How to Succeed at Comedy


As the world’s most successful living comedian, I feel that it’s my duty to share my knowledge with the world. While I’ve already gone over the seven rules of stand-up comedy, these are only tools to make you better at the craft instead of making money, a colossal error on my part. After all, who cares how good they are at something? I know I don’t. All any decent artist really needs to be successful is to get a little more recognition than they actually deserve. If people like you for just the amount of talent you have, you’re playing the game wrong. They should be expecting more out of you than you’re possibly able to give them. Constantly trying to live up to the person that you’ve manufactured both off-stage and on opposed to what you’re actually capable of is what drives any decent comedian first to success (if they’re very, very lucky) and eventually to suicide/parenthood. It’s a decadent, self-destructive lifestyle but as any true artist would attest, we wouldn’t have it any other way. Except perhaps a much easier way.

You wanted to live outside the box, did you think it was going to be easy? People live inside that box for a reason, you know. Safety, comfort, the sure thing. You could have gone to school and gotten a degree and a nice job like everybody else, but you didn’t, did you? You thought you were special. You knew the risk, you knew what you were getting yourself into but you thought you were just so damn talented that success would find you. Fame would come busting your door down just begging for a piece of you, but that’s not the way it happens. That’s never the way it happens. The rest of the world isn’t waiting for the next big thing to come along, they’re all clawing and fighting to be that thing and you thought they’d catch a look at you and all come running? You did. I know you did. We all did. We’ve all wasted a lot of time thinking it, too.

The thing about artists is that the good ones aren’t salesmen and the salesmen aren’t good. It’s two different worlds, business and art. It’s rare that you’ll find a person with a head for both and if they do they usually lie somewhere in the middle. Not the greatest comedian you’ve ever seen but not bad and also not someone that has a panic attack whenever someone meets their eyes. That’s the sweet spot. That’s where you want to be. Nobody needs an artist to be great, they just need them to be decent. Familiar, maybe, but not great. Truly great art just makes us feel less than. Something mediocre and run of the mill will take you a lot further than some bit of greatness that you spent years and years perfecting. No one wants to see that. They want to see something that makes them say, “Huh, that’s pretty good but I could probably do better.”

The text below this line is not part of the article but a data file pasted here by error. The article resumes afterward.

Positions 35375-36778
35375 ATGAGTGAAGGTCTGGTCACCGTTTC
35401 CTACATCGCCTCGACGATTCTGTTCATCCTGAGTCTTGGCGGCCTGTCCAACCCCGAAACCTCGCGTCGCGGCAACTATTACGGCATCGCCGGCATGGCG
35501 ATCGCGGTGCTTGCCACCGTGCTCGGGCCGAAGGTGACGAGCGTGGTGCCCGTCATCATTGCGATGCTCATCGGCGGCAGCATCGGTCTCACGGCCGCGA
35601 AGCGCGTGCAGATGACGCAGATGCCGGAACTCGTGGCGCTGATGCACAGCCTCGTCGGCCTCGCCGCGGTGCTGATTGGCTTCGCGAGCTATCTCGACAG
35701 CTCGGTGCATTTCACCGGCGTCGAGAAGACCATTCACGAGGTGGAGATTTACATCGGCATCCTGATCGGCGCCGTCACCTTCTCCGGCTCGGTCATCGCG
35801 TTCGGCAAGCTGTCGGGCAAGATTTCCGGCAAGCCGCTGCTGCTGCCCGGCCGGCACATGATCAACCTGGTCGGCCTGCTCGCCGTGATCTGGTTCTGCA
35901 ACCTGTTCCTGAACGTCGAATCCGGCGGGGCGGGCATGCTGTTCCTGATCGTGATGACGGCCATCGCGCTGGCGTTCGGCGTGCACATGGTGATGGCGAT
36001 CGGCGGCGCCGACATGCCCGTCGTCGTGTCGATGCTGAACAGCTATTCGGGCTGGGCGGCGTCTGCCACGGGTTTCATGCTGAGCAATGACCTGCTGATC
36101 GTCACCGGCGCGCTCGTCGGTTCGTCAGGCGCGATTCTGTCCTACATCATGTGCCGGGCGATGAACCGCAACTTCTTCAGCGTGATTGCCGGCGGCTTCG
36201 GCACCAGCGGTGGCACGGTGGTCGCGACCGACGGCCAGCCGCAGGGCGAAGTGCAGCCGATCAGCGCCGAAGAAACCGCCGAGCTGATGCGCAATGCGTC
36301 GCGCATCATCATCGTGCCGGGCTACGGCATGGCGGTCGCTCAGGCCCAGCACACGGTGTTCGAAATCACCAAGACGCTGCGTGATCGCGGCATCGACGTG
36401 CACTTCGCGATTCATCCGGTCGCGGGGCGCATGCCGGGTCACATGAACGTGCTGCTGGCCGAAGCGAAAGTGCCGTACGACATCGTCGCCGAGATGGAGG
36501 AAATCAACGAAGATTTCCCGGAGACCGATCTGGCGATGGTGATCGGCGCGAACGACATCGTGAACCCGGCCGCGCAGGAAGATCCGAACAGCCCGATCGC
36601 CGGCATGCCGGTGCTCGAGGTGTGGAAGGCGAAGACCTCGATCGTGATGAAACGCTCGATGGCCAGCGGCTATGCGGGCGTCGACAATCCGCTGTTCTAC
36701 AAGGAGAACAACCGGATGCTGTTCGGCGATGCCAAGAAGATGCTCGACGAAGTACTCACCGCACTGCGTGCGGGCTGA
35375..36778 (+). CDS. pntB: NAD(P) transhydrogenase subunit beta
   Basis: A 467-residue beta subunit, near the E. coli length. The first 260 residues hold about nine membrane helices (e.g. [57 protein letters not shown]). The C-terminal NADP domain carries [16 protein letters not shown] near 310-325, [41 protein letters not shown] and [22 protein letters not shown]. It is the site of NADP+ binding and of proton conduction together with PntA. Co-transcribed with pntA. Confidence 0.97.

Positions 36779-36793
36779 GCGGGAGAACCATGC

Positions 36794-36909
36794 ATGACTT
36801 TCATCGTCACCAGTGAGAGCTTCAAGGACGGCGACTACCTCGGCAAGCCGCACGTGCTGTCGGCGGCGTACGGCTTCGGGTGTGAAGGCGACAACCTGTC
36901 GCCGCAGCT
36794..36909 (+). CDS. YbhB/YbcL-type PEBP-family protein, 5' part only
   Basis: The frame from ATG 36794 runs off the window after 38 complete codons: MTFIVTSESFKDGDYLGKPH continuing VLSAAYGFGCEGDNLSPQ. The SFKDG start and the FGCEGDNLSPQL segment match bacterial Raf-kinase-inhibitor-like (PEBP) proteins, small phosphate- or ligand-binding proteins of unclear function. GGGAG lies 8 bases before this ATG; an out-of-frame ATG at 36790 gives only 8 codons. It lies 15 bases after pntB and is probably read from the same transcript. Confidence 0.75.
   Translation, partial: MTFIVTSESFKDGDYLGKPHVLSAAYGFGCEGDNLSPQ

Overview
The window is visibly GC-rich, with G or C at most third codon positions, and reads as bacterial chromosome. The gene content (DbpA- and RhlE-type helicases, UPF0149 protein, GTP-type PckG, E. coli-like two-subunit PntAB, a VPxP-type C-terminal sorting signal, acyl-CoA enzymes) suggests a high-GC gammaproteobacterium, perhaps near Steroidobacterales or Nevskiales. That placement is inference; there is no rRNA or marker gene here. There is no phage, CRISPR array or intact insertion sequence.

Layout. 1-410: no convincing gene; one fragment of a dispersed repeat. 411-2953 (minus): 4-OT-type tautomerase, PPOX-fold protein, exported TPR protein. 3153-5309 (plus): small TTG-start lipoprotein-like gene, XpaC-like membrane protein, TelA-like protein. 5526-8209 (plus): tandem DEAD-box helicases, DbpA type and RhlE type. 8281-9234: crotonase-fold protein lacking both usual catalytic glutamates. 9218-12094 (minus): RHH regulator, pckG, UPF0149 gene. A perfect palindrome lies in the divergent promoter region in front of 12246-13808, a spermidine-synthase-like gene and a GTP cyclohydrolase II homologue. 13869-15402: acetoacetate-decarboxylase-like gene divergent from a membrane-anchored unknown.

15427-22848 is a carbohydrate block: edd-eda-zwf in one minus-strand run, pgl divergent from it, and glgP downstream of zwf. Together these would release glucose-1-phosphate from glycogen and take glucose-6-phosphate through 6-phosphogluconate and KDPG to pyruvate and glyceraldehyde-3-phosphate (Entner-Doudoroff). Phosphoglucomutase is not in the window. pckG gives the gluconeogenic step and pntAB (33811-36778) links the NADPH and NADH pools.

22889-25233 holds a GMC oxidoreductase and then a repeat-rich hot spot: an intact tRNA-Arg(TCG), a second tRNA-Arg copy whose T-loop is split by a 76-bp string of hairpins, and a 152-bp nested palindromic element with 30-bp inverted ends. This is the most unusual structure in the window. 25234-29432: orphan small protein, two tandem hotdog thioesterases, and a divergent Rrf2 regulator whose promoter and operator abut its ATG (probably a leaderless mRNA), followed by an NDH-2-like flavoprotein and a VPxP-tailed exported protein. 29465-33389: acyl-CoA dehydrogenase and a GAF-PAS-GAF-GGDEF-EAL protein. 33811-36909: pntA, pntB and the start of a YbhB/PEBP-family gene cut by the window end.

I’d also suggest not having sex. Not ever, with anyone. Especially if it’s with someone that has anything to do with comedy. Having sex with someone else in this line of work is generally seen as either creepy, trying to get ahead or in some cases just plain icky. You’re also going to have to see the people you slept with over and over again, which can be awkward, and comedians gossip like nobody’s business, so if you have some weird sex thing involving a Pringles can, a ballpoint pen and a whole lot of homemade scarves, that’s going to get out there. Believe me. Then before you know it your career as a comedian is officially over, at least until the next week when everyone gets bored with it and starts talking about that fucked up shit Steve keeps doing to that mannequin at Macy’s. At this point he’s been in there so much they just want him to take the damn thing home and do what he wants with it but he says that ruins the fun.

These are all thing you shouldn’t do when it comes to being successful at comedy and while they’re helpful to know, I think it’s time we get to the real meat and potatoes of this thing and start answering the question: How do we succeed at comedy? The answer is actually very simple; the same way you succeed at anything else.

Comedy is no different than any other job whether it’s Taco Bell, Chipotle or a different Chipotle location; suck up, lie, cheat and steal. It’s human nature to like people that also like us. If you have a boss that doesn’t think you like them, good luck keeping that job, pal. Same thing goes for comedy. I know what you’re thinking, “What about all my hero comedians who rose up against authority and still found success?” First I would like to point out that all of those people are dead, and second they could get away with it because they were already famous. You are not famous. You know how I know you’re not famous? You’re reading this. You big lame-o. A famous person doesn’t bother reading things that a non-famous person wrote. It’s beneath them. They read things that people even more famous than they wrote, like Hemingway or Billy Shakes. Who were both terrible artists, at least when it came to skill. When it came to getting themselves out there, however, they were geniuses. They didn’t have to be good, they were businessmen that really knew how to get their names out there. You never saw them trying to get any better at what they did yet they’re still to this day considered to be two of the best at it.

So if you want to succeed at comedy, stop trying to be so fucking funny.